Diane Colborn, vice president of the Personal Insurance Federation of California (PIFC) remarked that SB 1763, a bill authored by Senator Deborah Ortiz requiring all property and liability insurance policies to cover mold claims in California after January 1, 2003, has the potential to disrupt the homeowners insurance market in the state and lead to much higher homeowners insurance rates.
“Our members write approximately 35 percent of the homeowners insurance in the state,” Colborn said, “and we are urging a no vote on SB 1763 because the property mold coverage mandate on insurers will interfere with their ability to manage loss exposures. It is impossible today for insurers to continue to charge current rates yet be expected to pay thousands of incoming mold claims with such high dollar loss amounts. SB 1763, if enacted, could lead to substantial increases in homeowners insurance premiums in the state.”
Colborn outlined the major problems with SB 1763:
Although many homeowners’ insurance policies currently cover mold damage resulting from an otherwise covered loss, if mold claims costs continue to skyrocket in California, insurers may find it necessary to place further exclusions on mold in the future. SB 1763 would prohibit insurers from doing so by requiring them to cover mold that ensues from a covered loss thereby preventing them from properly managing their loss exposure and creating potential capacity and solvency problems.
This legislation could have the effect of requiring all homeowners, commercial and auto policyholders to pay higher rates to subsidize a few mold claims that are based on insufficient scientific understanding of the effect of mold.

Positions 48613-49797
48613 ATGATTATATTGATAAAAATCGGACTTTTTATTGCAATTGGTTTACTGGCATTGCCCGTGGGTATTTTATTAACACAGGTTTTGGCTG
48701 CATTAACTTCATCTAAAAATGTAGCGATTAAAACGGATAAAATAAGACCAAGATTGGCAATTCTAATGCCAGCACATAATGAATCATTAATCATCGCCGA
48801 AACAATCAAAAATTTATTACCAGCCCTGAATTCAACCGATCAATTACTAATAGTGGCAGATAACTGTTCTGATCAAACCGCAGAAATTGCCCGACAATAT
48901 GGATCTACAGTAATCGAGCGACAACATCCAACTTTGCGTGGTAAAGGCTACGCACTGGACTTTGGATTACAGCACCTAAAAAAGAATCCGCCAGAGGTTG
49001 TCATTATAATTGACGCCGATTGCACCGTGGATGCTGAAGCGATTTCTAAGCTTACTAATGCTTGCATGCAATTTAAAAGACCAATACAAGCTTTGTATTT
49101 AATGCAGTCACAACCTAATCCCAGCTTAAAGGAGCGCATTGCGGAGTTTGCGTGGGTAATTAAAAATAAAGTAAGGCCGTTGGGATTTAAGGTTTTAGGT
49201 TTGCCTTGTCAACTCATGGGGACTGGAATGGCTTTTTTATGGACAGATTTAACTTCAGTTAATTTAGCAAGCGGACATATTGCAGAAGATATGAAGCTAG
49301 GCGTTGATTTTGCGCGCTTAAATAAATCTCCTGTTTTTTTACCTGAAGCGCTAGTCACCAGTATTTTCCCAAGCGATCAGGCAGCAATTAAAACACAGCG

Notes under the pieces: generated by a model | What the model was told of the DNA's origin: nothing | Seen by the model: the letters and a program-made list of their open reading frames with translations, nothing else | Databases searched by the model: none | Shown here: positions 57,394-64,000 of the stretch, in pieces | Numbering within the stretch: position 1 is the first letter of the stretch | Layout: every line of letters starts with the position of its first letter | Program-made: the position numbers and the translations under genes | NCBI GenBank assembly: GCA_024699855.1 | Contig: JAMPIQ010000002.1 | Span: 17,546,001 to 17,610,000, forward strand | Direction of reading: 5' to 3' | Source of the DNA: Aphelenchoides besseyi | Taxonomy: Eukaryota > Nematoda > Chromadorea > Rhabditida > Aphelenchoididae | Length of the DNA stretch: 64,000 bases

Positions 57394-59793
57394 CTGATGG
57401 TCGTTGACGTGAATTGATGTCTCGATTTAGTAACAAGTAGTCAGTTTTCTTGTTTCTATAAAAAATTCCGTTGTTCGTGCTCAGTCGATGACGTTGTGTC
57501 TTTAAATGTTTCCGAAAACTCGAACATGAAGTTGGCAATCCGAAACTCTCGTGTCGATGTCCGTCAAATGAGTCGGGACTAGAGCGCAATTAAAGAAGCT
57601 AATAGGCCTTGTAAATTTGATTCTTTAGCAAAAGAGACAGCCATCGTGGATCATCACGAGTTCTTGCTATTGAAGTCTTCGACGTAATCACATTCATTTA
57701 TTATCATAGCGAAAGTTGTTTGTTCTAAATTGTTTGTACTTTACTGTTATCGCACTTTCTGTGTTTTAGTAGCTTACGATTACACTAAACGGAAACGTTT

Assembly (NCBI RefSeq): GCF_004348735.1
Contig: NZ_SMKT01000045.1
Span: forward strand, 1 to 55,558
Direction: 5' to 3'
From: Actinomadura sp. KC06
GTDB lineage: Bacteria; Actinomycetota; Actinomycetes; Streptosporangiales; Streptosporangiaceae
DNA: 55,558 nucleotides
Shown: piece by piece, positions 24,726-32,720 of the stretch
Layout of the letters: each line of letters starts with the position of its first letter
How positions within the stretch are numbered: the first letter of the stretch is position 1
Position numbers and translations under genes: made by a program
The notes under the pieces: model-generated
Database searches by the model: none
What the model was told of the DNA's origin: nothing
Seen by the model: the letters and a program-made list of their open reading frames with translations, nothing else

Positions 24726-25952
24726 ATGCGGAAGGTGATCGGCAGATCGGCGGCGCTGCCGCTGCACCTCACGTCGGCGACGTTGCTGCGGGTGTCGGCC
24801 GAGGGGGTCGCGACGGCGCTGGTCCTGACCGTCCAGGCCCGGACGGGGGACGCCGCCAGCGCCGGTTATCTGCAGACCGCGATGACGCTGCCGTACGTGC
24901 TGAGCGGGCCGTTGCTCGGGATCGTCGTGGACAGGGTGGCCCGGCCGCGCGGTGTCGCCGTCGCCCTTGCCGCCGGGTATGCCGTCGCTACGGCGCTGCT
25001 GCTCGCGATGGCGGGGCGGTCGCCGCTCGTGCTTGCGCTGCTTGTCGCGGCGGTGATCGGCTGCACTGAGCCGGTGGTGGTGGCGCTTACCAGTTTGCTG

SB 1763 is overly broad and applies to all types of property and liability policies, many that were never intended to cover this type of damage. Mold coverage would not only be mandated in homeowners’ policies, but commercial property, auto liability and many other policies.
SB 1763 requires insurance companies, agents and claims adjusters to become mold specialists and to notify policyholders when a claim is filed that there may be a reason to suspect mold damage whether it is related to a claim or not. “There is a huge void when it comes to scientific evidence about the health effects that mold has on people. With hundreds of thousands of types of mold existing today, there is a real need for sound scientific evidence,” Colborn remarked. “Last year, SB 732 by Senator Ortiz was signed into law. It calls on the Department of Health Services to conduct a study to establish mold exposure limits and cleanup standards. It is vital for consumers’ peace-of-mind and insurers that standards be set. The publicity of high dollar awards for mold claims and the total misinformation of health risks sensationalize the current public concern and have caused near panic in many parts of the state,” Colborn continued.
“For example, in Texas, the explosion of mold claims and water damage costs, combined with mandates for mold coverage, led to a shutdown of the homeowners market last year,” she added.
“We would like to see the study on mold and cleanup completed before any new laws are passed. California should learn from, and not replicate the mistakes of Texas,” Colborn concluded.
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